BELLOW TOOK SIX YEARS to get out The Adventures of Augie March, and no wonder: a sprawl of a novel (it runs over 600 pages), a picaresque — as its name implies — with as many vividly drawn eccentrics as a Dickens saga, it’s a towering achievement (it’s just been reissued by Viking in a special 50th-anniversary hardcover edition). You can still hear the Odets in Bellow’s prose — the rambling syntax, the Jewish musicality, the melting-pot vernacular mix, the taste for exotic images: " a small darkness of a reason no bigger than a field mouse yet and very swift " ; " One day’s ordinary falsehood if you could convert it into silt would choke the Amazon back a hundred miles over the banks. However, it never appears in this form but is distributed all over like the nitrogen in potatoes. "
But wide as the novel’s reach is, Bellow’s style is dense and hewn. Augie grows up on Chicago’s South Side, raised mostly by his grandmother, a domineering Russian-Jewish immigrant. Here’s a passage about the world he enters when, as a teenager, he’s employed as a kind of personal aide by the neighborhood’s major property owner, a charismatic cripple named William Einhorn, who oversees his little kingdom from his pool hall:
. . . Grandma Lausch would have thought that the very worst she had ever said about me let me off too light, seeing me in the shoeshine seat above the green tables, in a hat with diamond airholes cut in it and decorated with brass kiss-me pins and Al Smith buttons, in sneakers and Mohawk sweatshirt, there in the frying jazz and the buzz of baseball broadcasts, the click of markers, butt thumping of cues, spat-down pollyseed shells and blue chalk crushed underfoot and dust of hand-slickening talcum hanging in the air.
Einhorn and Grandma Lausch are the two most memorable characters, but Augie’s life is full of dynamic personalities. They include his second boss, the sporting-goods merchant Renling ( " an obstacle-eater " ), and Renling’s European wife, who seizes on Augie as a social companion and disciple; his rough-talking neighbor Mimi, whose confidant he becomes when she tries to get rid of an unwanted pregnancy; Thea Fenchel, his most passionate lover, who takes him down to Mexico, where they train an eagle to hunt lizards; and Augie’s older brother Simon, a go-getter who lands himself an heiress and pushes Augie to court her cousin. Each of these figures could fit the phrase Augie uses for his original mentor, Einhorn: " It always was he who was principally present in a place. "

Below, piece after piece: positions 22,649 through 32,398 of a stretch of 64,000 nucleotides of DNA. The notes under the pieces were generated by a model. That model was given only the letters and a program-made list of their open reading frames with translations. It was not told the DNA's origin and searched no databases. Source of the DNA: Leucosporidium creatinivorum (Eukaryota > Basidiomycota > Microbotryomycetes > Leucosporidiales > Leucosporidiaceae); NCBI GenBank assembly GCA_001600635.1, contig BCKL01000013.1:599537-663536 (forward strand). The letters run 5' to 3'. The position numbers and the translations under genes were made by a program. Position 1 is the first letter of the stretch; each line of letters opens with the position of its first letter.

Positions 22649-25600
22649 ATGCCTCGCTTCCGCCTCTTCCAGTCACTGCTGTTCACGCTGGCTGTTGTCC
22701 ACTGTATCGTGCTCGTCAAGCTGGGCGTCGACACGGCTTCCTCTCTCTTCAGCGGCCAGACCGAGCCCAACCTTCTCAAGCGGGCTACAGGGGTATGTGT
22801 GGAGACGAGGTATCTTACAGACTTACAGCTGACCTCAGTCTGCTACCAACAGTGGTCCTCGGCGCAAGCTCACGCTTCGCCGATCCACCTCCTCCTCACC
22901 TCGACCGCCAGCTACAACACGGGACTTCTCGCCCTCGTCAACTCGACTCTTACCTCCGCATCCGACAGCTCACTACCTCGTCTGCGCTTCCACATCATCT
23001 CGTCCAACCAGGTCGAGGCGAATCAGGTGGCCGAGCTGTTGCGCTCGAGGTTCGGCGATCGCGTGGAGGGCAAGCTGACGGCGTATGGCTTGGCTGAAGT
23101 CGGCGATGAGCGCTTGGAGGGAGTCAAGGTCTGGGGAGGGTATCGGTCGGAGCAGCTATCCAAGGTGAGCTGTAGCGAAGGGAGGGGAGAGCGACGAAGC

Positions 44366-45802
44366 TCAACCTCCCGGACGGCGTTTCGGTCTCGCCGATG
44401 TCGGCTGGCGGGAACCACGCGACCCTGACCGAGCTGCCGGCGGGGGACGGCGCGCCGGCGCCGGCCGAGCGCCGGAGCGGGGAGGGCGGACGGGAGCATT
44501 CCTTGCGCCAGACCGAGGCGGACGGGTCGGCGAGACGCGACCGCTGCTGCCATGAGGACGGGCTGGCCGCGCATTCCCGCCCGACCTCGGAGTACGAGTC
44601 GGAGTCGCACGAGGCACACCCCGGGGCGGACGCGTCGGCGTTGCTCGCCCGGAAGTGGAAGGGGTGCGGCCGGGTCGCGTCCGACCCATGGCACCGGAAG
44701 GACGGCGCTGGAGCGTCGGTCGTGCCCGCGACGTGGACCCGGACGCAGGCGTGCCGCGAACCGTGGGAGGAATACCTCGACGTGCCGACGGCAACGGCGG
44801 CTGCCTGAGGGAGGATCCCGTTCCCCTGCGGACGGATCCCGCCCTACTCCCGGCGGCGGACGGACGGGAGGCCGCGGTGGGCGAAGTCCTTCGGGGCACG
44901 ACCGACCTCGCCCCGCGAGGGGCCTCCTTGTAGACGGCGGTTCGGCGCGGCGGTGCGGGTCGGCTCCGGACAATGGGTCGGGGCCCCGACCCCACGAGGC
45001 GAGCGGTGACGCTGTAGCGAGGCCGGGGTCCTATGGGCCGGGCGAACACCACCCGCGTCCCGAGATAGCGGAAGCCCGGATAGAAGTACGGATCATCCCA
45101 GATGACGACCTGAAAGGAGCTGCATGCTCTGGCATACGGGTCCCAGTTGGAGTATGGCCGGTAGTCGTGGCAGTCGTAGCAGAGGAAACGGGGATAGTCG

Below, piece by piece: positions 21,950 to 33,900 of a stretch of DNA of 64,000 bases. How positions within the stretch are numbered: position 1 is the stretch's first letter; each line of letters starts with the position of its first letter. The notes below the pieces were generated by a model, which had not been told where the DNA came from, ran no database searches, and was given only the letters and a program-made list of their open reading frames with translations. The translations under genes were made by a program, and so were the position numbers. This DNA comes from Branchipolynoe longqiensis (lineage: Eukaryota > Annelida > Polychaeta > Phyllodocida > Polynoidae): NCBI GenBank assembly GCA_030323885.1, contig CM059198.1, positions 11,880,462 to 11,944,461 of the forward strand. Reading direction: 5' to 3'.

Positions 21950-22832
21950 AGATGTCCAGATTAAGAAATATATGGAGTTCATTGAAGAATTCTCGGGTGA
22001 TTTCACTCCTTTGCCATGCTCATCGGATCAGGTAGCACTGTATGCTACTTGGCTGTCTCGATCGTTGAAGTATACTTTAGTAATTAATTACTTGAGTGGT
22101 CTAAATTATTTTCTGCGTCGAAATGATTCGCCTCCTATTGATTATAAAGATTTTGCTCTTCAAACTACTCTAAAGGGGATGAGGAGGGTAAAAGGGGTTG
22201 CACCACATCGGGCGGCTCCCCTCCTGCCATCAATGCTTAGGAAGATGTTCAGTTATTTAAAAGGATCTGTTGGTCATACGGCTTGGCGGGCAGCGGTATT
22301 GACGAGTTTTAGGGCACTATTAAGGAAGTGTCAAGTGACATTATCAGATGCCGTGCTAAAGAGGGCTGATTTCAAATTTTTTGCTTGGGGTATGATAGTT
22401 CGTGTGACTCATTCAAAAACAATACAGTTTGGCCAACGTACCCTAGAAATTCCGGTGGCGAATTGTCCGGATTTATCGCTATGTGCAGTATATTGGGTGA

Augie, by contrast, is pliant; he gets swept up in their vortex and takes on their obsessions, some of them fairly bizarre (like Thea’s eagle). Augie is in the process of becoming, but even at the end of the novel, when he’s married and survived the war and adopted a career, we’re still not certain what he’s become. " I know I longed very much, but I didn’t understand for what, " he says of himself in his Einhorn days. " I was no child now, neither in age nor protectedness, and I was thrown for fair on the free spinning of the world, " he writes of his young adulthood. " Please God! I thought, keep me from being sucked into another one of those great currents where I can’t be myself, " he thinks when a Marxist friend, whom he runs into in Mexico, tries to hire him as Trotsky’s bodyguard. " I want a place of my own, " he protests to his childhood friend Clem Tambow. " If it was on Greenland’s icy mountain, I’d take and go to Greenland, and I’d never loan myself again to any other guy’s scheme. "
Augie’s struggle is that he was born " under the sign of the recruit, " yet, as the intuitive Einhorn realizes, " You’ve got opposition in you. You don’t slide through everything. You just make it look so. " Bellow’s marvelously entertaining novel is one of the most unorthodox coming-of-age stories ever conceived, the tale of a boy whose life bears the imprint of each of his influences, one after the other, but never finds a shape of its own.
The Harvard Book Store will present a celebration of the 50th anniversary of the publication of The Adventures of Augie March at the Boston Public Library, 700 Boylston Street, Thursday, October 16, at 6 p.m. with guest speakers Martin Amis, James Wood, Stanley Crouch, and Jonathan Wilson, plus special guest Saul Bellow. It’s free and open to the public; call (617) 661-0372, ext. 2.
Issue Date: October 10 - 16, 2003